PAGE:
The researchers say that if dogs are capable of “magnetoreception,” it would open “totally new horizons for magnetobiological research.”

As for why the dogs do it in the first place, the authors said, “An answer may lie in the biological meaning of the behavior: If dogs would use a visual … magnetic map to aid general orientation in space, as has been proposed for rodents, they might have the need to center/calibrate the map now and then with regard to landmarks or a magnetic reference …We might think of this the same way as a human is stopping during a hike to read a map.”

In other words, maybe dogs use pooping as an opportunity to take stock, get their bearings, plot their next step and better understand their place in the universe.

Humans sometimes do that on the toilet, too, I’d venture, especially when they run out of magazines to read.

And while most humans don’t put much thought into what direction they’re facing during the act, or whether they’re aligned with the earth’s axis, there are  some who advise taking that under consideration.

In a cursory — highly cursory — search of the Internet, we found a website called Vaastu NaresH, which suggests a water closet that faces north or south will lead to increased health and happiness. Another feng shui-related website advised one’s entire bathroom face north — not so much to align with the earth’s axis, but because that’s where the malevolent spirits are.

(I’m not sure the malevolent spirits appreciate being honored that way, whether they might prefer that you, instead of offering a full view, shut the door and turn on the exhaust fan. Then again, they are malevolent.)

As for dogs, I’ve never noticed any consistent alignment when it comes to defecating. My dog Ace seems to be an omni-directional pooper, basing his stance on whether the sun is in his eyes, whether there’s something interesting to watch off in the distance in some particular direction, how urgent the situation is, or simply what point he’s at in his urgent and dervish-like pre-poop spin when nature finally calls.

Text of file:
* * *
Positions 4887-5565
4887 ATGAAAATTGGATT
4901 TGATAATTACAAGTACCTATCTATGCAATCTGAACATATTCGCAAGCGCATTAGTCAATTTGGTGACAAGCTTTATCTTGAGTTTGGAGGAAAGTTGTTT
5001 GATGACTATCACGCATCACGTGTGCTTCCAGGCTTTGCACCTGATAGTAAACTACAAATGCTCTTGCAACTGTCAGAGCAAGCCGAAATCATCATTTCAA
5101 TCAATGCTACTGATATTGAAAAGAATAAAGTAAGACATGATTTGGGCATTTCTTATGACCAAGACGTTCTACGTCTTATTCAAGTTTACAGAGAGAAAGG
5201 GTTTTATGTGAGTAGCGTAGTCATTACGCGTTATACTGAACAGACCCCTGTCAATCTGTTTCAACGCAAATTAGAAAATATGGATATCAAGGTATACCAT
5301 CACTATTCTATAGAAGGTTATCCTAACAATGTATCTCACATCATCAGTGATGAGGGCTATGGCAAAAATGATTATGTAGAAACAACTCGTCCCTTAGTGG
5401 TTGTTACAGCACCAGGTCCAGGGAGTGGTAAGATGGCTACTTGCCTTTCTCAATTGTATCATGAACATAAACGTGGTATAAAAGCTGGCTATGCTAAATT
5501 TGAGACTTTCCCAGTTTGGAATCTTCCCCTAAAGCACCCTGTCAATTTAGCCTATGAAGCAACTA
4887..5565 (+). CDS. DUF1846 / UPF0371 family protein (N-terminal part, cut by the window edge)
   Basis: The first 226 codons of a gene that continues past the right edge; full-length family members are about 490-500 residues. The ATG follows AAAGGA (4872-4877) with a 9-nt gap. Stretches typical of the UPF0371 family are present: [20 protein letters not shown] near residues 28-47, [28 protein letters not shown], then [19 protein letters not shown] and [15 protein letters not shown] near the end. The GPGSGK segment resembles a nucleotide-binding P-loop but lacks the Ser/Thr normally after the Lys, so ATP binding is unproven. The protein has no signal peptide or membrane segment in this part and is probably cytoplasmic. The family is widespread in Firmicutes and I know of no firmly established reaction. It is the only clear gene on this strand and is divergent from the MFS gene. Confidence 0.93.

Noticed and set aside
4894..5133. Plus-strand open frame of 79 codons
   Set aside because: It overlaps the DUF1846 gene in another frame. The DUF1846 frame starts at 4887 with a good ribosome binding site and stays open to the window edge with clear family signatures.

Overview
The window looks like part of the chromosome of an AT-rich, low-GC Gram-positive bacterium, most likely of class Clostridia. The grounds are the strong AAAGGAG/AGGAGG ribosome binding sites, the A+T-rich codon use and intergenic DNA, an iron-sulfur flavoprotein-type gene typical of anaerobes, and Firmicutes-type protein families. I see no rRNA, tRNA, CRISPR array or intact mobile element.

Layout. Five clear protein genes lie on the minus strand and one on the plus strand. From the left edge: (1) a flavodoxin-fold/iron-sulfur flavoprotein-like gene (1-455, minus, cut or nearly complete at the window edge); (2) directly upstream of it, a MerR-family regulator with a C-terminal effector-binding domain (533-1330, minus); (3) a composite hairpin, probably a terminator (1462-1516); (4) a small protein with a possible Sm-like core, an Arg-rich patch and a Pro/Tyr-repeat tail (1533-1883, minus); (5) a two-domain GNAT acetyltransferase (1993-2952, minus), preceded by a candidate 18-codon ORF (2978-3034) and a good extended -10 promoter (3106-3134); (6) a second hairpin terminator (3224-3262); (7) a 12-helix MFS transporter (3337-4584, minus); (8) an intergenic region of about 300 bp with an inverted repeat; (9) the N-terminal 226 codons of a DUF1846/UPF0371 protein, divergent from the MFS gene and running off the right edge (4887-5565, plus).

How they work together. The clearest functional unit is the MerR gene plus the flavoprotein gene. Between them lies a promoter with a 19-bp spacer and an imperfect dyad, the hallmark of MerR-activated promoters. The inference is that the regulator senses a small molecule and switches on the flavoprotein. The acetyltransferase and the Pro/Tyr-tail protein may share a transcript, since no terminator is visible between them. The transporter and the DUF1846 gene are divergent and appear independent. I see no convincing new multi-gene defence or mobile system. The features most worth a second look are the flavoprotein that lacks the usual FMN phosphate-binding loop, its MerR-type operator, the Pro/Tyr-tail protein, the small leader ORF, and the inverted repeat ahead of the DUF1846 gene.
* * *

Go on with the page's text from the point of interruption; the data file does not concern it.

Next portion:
Then again, what do I know? My toilet faces southeast.

Puparazzi: Celebrity’s dogs are fair game

finn seyfried

Are members of the paparazzi shifting their focus?

These days they seem to be shooting lower — if indeed it’s possible for them to go any lower — and focusing more and more on celebrity dogs.

It’s ridiculous, but understandable: Dogs, unlike celebrities, have to go out. Dogs, unlike celebrities, don’t object to photos being taken of them in an ungroomed state. Dogs, unlike celebrities, don’t file lawsuits.

But the even bigger reason is this: Dogs are more instinctual and spontaneous than most humans, and thus are more likely to do something outrageous — or at least something that the photographer sees as outrageous.

That, when you come right down to it, is what a paparazzo is after.

So when Amanda Seyfried’s dog, Finn, appeared to be humping another dog at the park, the image was captured and published on numerous tabloid websites (and now, for scholarly discussion purposes, on this one.)

On TMZ.com, the photo was under the headline: “AMANDA SEYFRIED’S DOG RAPES OTHER DOG.”

(Maybe dogs should file lawsuits.)

When a dog humps another dog, it’s generally not news, just as it’s generally not news — not even tabloid news — when a dog poops, pees, drools or scratches him or herself.